Mike Spath points out that doing an interview for the official site is a pretty good indicator he'll be back.
So looking back with the knowledge that Drew Brees is a Super Bowl MVP, does it make that 2000 loss to Purdue a little easier to accept? No, of course not, but knowing just how good Brees is do you chalk that loss up to the Michigan offense or defense?
Michigan offense: in the first half Michigan raced to a 28-10 lead but only scored a field goal in the second half before losing 32-31. That offense was stacked with Drew Henson, Anthony Thomas, BJ Askew, Marquise Walker, David Terrell, Steve Hutchinson, Jeff Backus, Jonathan Goodwin, Mo Williams, Ronald Bellamy and Bennie Joppru.
Michigan defense: adjustments? We don't need to stinkin' adjustments! History has shown the defense wasn't nearly as talented as the offense: the d-line had bupkis, while the back 7 featured Victor Hobson, Larry Foote and Jeremy LeSueur.
In retrospect I think you can say the defense acquitted itself much better than the offense. The defense just wasn't nearly as good which was made painfully apparent in THE HORROR (The Prequel) when it gave up 54 points to Northwestern. With that being the case giving up 32 to Purdue was a reasonable outcome for that undermanned unit. Brees was after all the Big Ten player of the year, Maxwell Award winner, and a Heisman finalist. And future Super Bowl winning QB and MVP of the game.
That offense on the other hand should have been able to put up much more than a mere field goal in the second half. Doing so would have allowed the team to run away and hide by outscoring the Boilermakers. A win in West Lafayette and the team would have eventually wrapped up an undisputed Big Ten championship.
oprah's first time on mgoblog? its painful but short
i have thought about doing this myself, but on national tv the day after superbowl mvp is a little more than i imagined
I just read a column Drew Brees wrote for this morning's Washington Post. The column relates to the anti-trust case involving the NFL, which case is about to be heard by the Supreme Court. Brees is a bright guy, and the column reflects his intelligence. The case relates to competition, or lack thereof, in the NFL's agreement to have single suppliers of equipment and the like. The case will have a profound impact on all professional sports in the US.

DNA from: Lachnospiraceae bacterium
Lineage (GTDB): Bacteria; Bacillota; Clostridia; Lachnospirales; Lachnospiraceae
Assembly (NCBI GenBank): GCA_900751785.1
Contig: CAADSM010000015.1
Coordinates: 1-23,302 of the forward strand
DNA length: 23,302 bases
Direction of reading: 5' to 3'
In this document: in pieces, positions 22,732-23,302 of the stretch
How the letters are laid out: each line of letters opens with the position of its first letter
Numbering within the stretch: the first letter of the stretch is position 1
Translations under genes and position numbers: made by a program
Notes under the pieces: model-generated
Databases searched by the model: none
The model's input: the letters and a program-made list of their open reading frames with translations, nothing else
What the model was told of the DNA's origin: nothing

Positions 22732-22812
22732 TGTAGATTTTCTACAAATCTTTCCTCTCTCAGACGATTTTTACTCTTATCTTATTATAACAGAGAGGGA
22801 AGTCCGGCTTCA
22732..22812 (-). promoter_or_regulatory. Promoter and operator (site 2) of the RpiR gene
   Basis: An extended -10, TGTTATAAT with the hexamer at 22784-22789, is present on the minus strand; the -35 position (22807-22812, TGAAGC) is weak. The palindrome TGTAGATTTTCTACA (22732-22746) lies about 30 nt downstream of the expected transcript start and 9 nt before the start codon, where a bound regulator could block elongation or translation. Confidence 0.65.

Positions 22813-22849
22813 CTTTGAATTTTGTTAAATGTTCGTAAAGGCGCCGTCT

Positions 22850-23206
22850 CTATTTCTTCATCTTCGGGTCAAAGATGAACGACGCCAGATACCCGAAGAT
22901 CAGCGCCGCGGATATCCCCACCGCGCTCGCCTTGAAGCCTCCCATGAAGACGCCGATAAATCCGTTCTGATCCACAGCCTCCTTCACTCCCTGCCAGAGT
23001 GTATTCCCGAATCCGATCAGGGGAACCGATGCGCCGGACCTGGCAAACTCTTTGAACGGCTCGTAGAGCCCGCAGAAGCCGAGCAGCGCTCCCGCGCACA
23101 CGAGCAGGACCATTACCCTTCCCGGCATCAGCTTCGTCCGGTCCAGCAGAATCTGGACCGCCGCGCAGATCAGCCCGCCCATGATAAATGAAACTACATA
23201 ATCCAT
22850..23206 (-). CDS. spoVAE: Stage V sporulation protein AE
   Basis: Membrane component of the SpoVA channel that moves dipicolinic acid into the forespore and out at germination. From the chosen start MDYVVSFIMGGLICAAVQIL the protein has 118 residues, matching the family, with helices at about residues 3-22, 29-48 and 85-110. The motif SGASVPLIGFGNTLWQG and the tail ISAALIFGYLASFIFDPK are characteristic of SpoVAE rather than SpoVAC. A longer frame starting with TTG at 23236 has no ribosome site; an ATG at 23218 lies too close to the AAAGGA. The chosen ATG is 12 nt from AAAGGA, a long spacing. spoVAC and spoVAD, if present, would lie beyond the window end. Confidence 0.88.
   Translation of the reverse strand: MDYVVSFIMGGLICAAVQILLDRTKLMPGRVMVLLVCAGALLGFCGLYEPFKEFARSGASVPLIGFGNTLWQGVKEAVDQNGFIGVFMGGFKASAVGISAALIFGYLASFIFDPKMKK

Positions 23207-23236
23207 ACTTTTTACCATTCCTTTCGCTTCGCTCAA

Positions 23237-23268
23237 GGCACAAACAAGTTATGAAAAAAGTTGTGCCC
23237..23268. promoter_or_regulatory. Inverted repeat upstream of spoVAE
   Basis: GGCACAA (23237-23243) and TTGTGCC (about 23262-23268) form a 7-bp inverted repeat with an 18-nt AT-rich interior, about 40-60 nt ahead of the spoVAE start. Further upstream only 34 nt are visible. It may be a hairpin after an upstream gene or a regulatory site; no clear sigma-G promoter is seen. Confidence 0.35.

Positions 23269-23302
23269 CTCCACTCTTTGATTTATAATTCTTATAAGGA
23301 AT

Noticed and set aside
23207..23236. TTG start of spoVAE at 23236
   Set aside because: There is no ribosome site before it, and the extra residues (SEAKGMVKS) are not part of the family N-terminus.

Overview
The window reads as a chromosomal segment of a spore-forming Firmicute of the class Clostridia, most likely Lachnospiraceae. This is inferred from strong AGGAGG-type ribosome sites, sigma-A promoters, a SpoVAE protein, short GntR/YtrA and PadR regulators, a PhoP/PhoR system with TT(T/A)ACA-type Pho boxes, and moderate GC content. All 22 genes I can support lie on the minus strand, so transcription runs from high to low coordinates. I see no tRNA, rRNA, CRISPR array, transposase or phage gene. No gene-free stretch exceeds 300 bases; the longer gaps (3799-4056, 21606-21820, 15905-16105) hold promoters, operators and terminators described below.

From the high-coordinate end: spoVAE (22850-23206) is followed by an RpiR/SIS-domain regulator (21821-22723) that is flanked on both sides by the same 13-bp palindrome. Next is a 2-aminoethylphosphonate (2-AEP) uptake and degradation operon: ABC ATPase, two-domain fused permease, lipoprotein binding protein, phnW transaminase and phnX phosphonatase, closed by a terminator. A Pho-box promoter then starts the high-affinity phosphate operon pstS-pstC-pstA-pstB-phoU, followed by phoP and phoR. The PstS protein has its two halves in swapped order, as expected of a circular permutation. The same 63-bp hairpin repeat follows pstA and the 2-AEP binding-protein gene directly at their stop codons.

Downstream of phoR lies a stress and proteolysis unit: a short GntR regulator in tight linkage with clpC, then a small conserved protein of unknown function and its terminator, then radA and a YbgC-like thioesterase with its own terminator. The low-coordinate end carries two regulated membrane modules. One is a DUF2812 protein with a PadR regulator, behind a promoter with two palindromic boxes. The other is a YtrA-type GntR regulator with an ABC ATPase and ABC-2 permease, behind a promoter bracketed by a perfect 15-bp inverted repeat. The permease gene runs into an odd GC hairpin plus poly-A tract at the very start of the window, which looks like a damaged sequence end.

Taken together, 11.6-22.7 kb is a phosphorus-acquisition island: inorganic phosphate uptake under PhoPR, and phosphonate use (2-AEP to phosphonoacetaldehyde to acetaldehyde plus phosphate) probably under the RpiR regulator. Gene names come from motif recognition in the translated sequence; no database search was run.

I think about 60% of people are on board with Tate, but the haters best argument is that he is short. I think we can put this argument to rest. I'm not saying Tate will be as good as Drew Brees (though that would be nice), I'm saying being 6'1" or 6' tall doesn't preclude a QB from being successful.
Drew Brees had a pretty decent college career ("left Purdue with Big Ten Conference records in passing yards (11,792), touchdown passes (90), total offensive yards (12,693), completions (1,026), and attempts (1,678). He led the Boilermakers to the 2001 Rose Bowl, Purdue's first appearance there since 1967. Brees was a finalist for the Davey O'Brien Award as the nation's best quarterback in 19c9. He won the Maxwell Award as the nation's outstanding player of 2000 and won the NCAA's Today's Top VIII Award as a member of the Class of 2001. Brees was also fourth in Heisman Trophy voting in 1999 and 3rd in 2000.") and is doing ok in the NFL if you haven't noticed. And check out his whopper stats his freshman year when he was a backup to Billy Dicken (who?):